It’s hard to tell how many climate migrants have already come to Canada because there are often multiple interconnected factors, such as conflict and food insecurity, that push people out of their home countries. And someone who is displaced by climate change alone doesn’t fit into the Geneva Convention definition of a conventional refugee that is used in Canadian law. To meet this definition, a migrant must be outside their origin country and unable or unwilling to return “by reason of a well-founded fear of persecution for reasons of race, religion, nationality, membership in a particular social group or political opinion.” Aviva Basman, the president of the Canadian Association of Refugee Lawyers (CARL), says these factors can often be secondary impacts of climate change.
The effects of climate change can often lead to scarcity of resources, violence, and persecution of a specific ethnic group. “However, climate migration is much broader than that and is going to impact a lot more people than would fit into the legal definition of ‘convention refugee,’” Basman says.
In November, CARL called on the federal government to implement more proactive policies and guidelines when it comes to climate migration. The organization released a paper outlining proposed changes that include creating what’s called a new “public policy class” for climate migrants that “would permit Canada a great deal of flexibility in adapting to the needs of such migrants.” The group also wants to see the federal government adopt a new “protected persons” status for climate refugees that would exempt them from having to prove “personalized risk,” given the generalized risk they experience from the climate crisis. This would also allow Canada to resettle people displaced by climate change who aren’t in the country yet.
We need to have a discussion about how Canada’s migration program fits into a world increasingly disrupted
by climate change.
—Robert McLeman, Wilfrid Laurier University
“At this point, while there’s still time to create a thoughtful policy response, we think that Canada should show international leadership by creating a comprehensive climate migration policy and specific programs,” says Basman.
Sean Fraser, Canada’s federal immigration minister, declined a request for an interview, and the spokesperson for IRCC did not answer a question on whether the federal government will consider granting protected-persons status to climate migrants. In the emailed statement, the spokesperson said the federal government “recognizes that climate change has broad implications on health, agriculture, economy, trade, infrastructure, displacement of people and migration. Immigration, Refugees and Citizenship Canada (IRCC) consistently monitors the implications of climate change on migration and displacement patterns and flows, including work by international bodies.”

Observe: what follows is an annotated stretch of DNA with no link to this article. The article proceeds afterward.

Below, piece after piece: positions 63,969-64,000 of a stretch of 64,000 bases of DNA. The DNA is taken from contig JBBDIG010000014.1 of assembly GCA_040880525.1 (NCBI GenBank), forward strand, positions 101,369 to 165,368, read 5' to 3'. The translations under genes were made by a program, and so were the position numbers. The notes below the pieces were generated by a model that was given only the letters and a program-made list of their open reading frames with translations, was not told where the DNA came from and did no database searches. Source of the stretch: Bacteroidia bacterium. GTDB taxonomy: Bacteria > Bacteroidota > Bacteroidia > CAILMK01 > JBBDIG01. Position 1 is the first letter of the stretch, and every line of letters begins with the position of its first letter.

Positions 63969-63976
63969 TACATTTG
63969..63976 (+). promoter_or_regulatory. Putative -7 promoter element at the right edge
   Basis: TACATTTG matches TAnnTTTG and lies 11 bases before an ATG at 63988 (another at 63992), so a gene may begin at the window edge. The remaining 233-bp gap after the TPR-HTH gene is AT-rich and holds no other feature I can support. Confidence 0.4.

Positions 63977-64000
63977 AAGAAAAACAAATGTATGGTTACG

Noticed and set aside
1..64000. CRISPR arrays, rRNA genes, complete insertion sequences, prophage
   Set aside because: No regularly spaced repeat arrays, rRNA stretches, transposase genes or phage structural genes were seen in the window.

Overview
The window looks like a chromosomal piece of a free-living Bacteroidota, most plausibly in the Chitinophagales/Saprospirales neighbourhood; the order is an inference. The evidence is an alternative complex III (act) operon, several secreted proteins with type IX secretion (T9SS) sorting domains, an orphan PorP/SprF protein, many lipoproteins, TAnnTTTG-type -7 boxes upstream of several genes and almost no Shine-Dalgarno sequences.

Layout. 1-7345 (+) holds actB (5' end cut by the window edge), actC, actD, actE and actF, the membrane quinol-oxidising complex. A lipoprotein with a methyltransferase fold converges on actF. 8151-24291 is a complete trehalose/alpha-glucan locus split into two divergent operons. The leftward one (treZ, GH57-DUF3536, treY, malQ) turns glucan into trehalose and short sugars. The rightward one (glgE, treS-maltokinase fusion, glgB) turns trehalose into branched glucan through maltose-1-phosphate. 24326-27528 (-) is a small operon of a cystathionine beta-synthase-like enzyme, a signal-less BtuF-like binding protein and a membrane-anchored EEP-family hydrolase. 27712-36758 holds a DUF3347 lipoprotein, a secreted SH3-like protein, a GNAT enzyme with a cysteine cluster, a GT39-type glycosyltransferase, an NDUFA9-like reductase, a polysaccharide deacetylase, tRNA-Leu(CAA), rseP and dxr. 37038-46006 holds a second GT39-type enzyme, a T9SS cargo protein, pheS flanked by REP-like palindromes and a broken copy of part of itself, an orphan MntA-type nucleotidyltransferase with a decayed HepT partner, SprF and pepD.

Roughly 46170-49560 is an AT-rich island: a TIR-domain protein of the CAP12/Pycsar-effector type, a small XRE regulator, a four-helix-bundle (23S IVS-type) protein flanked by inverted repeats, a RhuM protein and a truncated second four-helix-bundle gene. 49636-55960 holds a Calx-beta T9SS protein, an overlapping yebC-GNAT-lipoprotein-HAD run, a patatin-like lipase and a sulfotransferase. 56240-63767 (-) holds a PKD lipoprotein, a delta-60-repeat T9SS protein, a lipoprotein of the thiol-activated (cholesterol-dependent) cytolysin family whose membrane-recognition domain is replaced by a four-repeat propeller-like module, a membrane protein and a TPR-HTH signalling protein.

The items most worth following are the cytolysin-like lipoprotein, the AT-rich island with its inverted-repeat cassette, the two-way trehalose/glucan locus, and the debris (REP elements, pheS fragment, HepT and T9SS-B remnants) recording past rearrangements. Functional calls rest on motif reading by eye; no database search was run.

In its paper, CARL points to a 2020 decision by the UN Human Rights Committee that established an international obligation not to send people back to places where their lives will be at risk because of climate change. The complainant in the case is a man from Kiribati who travelled with his family to New Zealand, where they sought asylum as climate refugees. Ioane Teitiota and his family were deported after a lengthy court battle and were ultimately unsuccessful in gaining asylum, as the committee found Teitiota’s risk wasn’t “imminent” enough. But Basman says the committee’s ruling was a watershed decision that should serve as a wake-up call for Canada.
“Now is really the time for Canada to create a thoughtful and comprehensive policy response,” she says.
Help them at home
In addition to the economic benefits of welcoming climate migrants to settle in Canada, their very presence in the country could help raise awareness of the urgency of the issue, says McLeman. This could increase support for strong climate policies.
“It’s abstract, but when people recognize that their friends, their neighbours, people in their community have lived through these types of experiences, and are able to share those stories, I hope that it draws our attention to it,” he says.
Hundreds of millions of people are expected to be displaced if the planet continues on its current trajectory and warms 2°C above pre-industrial temperatures. While it is important for high-income countries to have proactive plans to welcome climate migrants, Su says, those nations should also do more to combat the climate crisis, and prevent disasters. “We first have to take a step back and try to stop the displacement before it happens.”
Strong climate action could blunt the worst impacts of climate change and stop the displacement of climate migrants in the first place, experts say. But in the absence of meaningful action, adaptation (including proactive migration plans) and resilience must be top priorities for the international community.